U.S. to Sign UN Disabled Rights Convention (Can World Socialism Be Far Behind?)

by Peter Spiro

Story here.  The UN Convention on the Rights of Persons with Disabilities entered into force in May 2008.  It has some 60+ parties even though it’s only been open for signature for a little over two years.

Signing, of course, is the easy part.  Question is what kind of push the Obama Administration will put into ratification and with what sort of conditions attached.

Because the CRDP is so new, the Right hasn’t really had a chance to add it to its shopworn list of treaties that threaten to impurify our precious bodily fluids (Law of the Sea and the Children’s Rights Convention, along with the ICC).  Might the Administration be able to slip it by the goalie — thus breaking the impasse on the others — perhaps with something less than the usual, completely defanging set of RUDs?

My guess is that anti-internationalists will have a lot to be upset about in the Convention itself.  Check out article 28, for example:

States Parties recognize the right of persons with disabilities to an adequate standard of living for themselves and their families, including adequate food, clothing and housing, and to the continuous improvement of living conditions, and shall take appropriate steps to safeguard and promote the realization of this right without discrimination on the basis of disability.

But the announcement that Susan Rice will sign the treaty next week doesn’t seem to have generated a lot of chatter among the usual suspects.  Another sign that they are falling off their game?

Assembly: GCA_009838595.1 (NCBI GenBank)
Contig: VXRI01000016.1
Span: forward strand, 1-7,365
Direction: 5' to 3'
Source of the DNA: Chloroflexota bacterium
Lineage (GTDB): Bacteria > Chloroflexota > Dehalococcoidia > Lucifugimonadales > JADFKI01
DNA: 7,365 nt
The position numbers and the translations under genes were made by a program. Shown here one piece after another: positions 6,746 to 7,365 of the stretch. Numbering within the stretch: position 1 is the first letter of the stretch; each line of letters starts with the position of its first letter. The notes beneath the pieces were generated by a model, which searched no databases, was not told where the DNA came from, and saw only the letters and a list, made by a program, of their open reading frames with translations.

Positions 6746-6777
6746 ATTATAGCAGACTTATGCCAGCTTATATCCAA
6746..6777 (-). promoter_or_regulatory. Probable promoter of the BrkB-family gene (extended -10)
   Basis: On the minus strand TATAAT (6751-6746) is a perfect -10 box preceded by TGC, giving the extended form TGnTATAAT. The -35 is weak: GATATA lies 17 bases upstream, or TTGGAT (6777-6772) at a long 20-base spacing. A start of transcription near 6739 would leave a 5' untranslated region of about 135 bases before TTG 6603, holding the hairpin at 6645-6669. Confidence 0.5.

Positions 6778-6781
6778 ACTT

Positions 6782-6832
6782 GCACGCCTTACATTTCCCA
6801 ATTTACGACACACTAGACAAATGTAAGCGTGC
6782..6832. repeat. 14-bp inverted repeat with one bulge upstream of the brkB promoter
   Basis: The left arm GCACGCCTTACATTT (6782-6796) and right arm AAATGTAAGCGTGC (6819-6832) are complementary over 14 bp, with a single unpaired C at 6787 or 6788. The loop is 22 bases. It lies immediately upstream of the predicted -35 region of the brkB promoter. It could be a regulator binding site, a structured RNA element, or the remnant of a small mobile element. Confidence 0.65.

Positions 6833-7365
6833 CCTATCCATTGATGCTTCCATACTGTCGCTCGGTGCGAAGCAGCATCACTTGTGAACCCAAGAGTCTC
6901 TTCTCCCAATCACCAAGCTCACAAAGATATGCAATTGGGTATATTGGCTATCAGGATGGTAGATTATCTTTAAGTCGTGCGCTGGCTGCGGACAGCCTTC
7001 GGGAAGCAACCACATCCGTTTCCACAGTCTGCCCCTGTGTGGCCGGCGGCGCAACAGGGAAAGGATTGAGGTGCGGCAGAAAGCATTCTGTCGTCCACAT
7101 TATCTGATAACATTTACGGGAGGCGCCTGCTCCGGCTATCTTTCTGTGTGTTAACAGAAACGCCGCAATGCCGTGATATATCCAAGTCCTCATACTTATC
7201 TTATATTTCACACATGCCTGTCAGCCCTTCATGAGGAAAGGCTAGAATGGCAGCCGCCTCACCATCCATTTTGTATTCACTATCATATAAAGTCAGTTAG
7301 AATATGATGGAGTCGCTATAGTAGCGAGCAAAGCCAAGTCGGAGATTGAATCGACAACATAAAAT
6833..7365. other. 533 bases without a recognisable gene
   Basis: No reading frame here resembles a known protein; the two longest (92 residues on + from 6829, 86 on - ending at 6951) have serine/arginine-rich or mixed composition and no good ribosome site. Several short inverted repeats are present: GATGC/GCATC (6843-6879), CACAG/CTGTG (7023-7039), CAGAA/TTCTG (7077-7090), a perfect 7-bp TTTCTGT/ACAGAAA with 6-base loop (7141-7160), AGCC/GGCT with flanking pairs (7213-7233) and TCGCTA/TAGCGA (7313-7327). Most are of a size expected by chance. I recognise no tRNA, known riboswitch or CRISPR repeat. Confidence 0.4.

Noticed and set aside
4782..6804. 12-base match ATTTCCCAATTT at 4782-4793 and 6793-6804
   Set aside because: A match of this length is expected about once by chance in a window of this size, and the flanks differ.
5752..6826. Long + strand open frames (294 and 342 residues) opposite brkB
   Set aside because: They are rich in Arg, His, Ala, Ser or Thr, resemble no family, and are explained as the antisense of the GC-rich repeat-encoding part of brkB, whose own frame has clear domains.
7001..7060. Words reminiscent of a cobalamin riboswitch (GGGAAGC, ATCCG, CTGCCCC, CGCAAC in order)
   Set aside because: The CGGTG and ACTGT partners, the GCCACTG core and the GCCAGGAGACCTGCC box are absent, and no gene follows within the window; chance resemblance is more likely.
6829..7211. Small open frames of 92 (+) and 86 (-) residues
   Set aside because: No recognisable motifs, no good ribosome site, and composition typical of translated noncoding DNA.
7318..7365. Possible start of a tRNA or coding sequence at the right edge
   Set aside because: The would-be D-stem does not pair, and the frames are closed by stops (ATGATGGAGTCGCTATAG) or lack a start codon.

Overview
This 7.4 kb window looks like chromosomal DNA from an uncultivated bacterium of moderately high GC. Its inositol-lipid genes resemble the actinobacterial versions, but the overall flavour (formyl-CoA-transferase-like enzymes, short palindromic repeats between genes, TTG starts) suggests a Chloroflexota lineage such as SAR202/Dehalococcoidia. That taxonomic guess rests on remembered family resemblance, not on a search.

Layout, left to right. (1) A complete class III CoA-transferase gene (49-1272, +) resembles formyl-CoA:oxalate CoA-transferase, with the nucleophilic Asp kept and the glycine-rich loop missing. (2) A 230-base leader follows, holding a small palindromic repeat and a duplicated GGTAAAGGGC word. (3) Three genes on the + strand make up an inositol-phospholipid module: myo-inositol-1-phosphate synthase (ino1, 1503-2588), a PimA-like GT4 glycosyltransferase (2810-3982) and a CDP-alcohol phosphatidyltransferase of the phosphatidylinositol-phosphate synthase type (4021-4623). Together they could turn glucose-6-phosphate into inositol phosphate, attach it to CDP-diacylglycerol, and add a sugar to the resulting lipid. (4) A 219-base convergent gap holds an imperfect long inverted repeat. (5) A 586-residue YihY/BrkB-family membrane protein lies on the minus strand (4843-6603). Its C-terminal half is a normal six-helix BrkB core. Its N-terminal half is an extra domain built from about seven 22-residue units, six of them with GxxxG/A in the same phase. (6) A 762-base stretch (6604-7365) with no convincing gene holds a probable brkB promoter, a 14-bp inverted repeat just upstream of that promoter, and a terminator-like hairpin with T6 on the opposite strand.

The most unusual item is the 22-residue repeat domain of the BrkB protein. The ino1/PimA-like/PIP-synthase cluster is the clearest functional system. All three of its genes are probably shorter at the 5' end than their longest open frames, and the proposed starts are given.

http://opiniojuris.org/2009/07/26/us-to-sign-un-disabled-rights-convention-can-world-socialism-be-far-behind/

7 Responses

  1. Unfortunately, OJ has one blogger in common with the Volokh Conspiracy, not to mention that most VC bloggers probably read OJ. So now that a post has appeared on OJ on this topic, VC can’t be far behind. From VC, the connection inevitably goes to Instapundit, and from there to the rest of the right-wing blogosphere.

    In other words, I’m pretty sure this post has just ruined any chance there might have been of keeping this one a secret…

  2. I can only imagine Fox News’ take at this treaty. As always, it will be a good laugh.

  3. Aaaaagghh, the Right is coming…run for the (ivory) towers!

    Or, grow up a bit. Since when has there been an international treaty so obviously beneficial as not to merit debate?

  4. Or, grow up a bit. Since when has there been an international treaty so obviously beneficial as not to merit debate?

    I think the original post was mostly in jest. My comment certainly was.

  5. I’m guessing there will be little opposition and a very broad reservation on the part of the United States as to any kind of positive rights.

  6. I’m guessing there will be little opposition and a very broad reservation on the part of the United States as to any kind of positive rights.

    In other words, as with so many other Treaties the US get to have their cake and eat it too: they ratify, but at the same time they make sure the treaty won’t actually do anything.

    (“the United States considers itself bound by the obligation under article 16 to prevent `cruel, inhuman or degrading treatment or punishment’, only insofar as the term `cruel, inhuman or degrading treatment or punishment’ means the cruel, unusual and inhumane treatment or punishment prohibited by the Fifth, Eighth, and/or Fourteenth Amendments to the Constitution of the United States.”)

  7. Precisely.  I rather liked Bush’s approach to these type of humanitarian treaties, as I find refusing the sign and ratify them to be a less two-faced position than the sign them with such reservations as to render them useless.

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